Best of Houston

The Rest of the Best: Houston's Top 10 Tex-Mex Restaurants

It's been more than a century since the first Tex-Mex restaurant opened in Houston. George Caldwell brought The Original Mexican Restaurant to our city in 1907, influenced -- most agree -- by a restaurant of the same name in his hometown of San Antonio.

It would be another 20 years before Felix Mexican Restaurant opened on Lower Westheimer as one of the Tex-Mex restaurants that -- along with Ninfa's, Molina's and Leo's -- would define the genre in Houston. And it would take at least 40 more years before the cuisine had a definitive name: Tex-Mex, used to qualify a cuisine that neither purely Mexican nor purely Texan but an organic fusing of a blend of cultures throughout the region.

Diana Kennedy didn't see it that way, however, and the famous cookbook author dismissed Tex-Mex as Americanized Mexican food served at "so-called Mexican restaurants." This didn't sit well with Texans or Tejanos, who'd been serving what they simply referred to as "Mexican food" for decades.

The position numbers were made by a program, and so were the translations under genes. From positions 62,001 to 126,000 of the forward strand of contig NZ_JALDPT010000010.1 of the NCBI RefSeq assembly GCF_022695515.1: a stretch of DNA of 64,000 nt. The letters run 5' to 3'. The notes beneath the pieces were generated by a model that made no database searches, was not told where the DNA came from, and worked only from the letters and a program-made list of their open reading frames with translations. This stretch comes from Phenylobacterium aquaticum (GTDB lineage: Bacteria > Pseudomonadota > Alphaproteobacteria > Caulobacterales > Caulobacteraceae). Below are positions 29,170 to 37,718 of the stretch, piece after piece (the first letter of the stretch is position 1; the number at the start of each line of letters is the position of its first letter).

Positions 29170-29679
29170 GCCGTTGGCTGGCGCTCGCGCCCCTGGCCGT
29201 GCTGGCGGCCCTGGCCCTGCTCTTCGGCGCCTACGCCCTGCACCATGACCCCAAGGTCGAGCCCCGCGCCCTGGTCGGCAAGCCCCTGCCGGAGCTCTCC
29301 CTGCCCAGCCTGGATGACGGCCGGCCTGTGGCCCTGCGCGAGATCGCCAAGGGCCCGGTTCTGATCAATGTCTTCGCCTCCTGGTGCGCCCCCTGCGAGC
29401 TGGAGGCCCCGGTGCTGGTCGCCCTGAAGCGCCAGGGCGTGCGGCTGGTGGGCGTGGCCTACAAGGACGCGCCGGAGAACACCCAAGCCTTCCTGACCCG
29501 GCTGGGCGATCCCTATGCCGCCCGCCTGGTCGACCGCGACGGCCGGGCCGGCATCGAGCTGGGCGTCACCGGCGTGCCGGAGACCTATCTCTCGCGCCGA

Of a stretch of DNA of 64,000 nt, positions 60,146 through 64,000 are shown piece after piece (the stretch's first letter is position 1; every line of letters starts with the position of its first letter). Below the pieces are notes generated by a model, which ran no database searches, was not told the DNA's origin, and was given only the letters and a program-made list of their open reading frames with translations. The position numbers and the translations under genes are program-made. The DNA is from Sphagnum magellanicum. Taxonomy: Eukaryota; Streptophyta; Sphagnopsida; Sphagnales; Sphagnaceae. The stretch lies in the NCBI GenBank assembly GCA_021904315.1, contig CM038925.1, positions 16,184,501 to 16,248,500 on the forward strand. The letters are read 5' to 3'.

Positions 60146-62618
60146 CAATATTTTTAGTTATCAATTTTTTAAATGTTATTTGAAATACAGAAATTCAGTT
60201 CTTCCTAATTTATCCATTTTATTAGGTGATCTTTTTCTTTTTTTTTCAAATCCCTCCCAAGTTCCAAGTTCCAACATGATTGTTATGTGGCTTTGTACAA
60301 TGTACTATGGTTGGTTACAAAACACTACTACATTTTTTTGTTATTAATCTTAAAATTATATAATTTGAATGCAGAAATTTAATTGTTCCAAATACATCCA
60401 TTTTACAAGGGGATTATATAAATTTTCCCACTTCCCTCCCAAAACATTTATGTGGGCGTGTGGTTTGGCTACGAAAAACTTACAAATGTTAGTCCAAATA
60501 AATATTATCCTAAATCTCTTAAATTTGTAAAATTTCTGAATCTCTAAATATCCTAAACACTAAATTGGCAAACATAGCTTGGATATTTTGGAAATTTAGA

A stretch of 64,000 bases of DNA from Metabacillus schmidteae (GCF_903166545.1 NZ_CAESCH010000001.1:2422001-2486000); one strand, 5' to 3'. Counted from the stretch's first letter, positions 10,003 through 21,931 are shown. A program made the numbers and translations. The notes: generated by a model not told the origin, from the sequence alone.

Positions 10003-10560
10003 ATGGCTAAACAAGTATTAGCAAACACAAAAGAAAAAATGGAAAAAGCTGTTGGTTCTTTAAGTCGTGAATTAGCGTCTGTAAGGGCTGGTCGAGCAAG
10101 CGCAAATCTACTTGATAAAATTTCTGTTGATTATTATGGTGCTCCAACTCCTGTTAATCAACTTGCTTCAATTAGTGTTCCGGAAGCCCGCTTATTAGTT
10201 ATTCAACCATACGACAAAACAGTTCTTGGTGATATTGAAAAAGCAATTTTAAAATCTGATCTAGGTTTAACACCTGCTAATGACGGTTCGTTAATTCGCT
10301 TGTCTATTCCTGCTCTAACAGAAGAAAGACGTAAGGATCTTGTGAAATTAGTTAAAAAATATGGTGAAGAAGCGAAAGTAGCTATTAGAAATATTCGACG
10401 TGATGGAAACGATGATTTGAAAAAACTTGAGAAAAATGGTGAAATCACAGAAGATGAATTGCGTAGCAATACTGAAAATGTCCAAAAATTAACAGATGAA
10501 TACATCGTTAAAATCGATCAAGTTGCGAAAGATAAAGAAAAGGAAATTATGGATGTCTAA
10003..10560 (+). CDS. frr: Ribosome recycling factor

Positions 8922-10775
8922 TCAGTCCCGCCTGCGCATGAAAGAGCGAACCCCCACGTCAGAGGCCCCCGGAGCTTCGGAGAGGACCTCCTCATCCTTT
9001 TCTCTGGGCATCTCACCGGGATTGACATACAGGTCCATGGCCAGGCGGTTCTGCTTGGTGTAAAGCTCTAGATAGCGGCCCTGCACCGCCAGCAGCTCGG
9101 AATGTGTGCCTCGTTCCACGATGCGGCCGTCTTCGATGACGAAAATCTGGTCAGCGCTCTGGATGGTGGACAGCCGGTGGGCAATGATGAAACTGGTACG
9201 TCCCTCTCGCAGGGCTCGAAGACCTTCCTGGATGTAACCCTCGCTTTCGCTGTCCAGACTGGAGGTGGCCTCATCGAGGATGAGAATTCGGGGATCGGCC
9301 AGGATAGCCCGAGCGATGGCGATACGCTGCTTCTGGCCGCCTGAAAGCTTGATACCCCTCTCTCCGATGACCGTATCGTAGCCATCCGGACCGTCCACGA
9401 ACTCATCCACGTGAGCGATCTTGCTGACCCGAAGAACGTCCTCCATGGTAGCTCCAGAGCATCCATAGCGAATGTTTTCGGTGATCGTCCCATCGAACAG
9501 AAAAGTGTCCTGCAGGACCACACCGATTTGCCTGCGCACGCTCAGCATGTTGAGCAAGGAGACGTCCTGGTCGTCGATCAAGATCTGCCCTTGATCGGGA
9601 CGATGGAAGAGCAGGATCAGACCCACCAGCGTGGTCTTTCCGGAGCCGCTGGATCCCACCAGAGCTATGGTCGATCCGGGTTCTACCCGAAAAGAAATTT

"Texas-Mexican restaurant owners considered it an insult," wrote former Houston Press food critic Robb Walsh in his introduction to a six-part series on the history of Tex-Mex in 2000. To this day, you can usually bet that if a Texan says, "Let's go out for Mexican," you know they're talking about Tex-Mex.

Although Leo's and Felix are both closed now, Ninfa's is still recognized as the birthplaces of fajitas and Molina's as the standard bearer for the classic Tex-Mex dish of cheese enchiladas topped with chili con carne. And although Kennedy was initially dismissive of the genre, Tex-Mex is now considered to be America's first regional cuisine -- beloved not just in Texas, but throughout the world.

It's fajitas and enchiladas dishes that continue to define Tex-Mex cuisine in Houston, as much as frozen margaritas in Dallas, or the way the puffy taco symbolizes Tex-Mex in San Antonio. In compiling this list, I wanted to spotlight the 10 restaurants in Houston that preserve the standards of these beloved dishes -- the fajitas, the cheese enchiladas, the chili con queso, the margarita -- and serve as cultural touchstones for the history of the cuisine itself.

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Katharine Shilcutt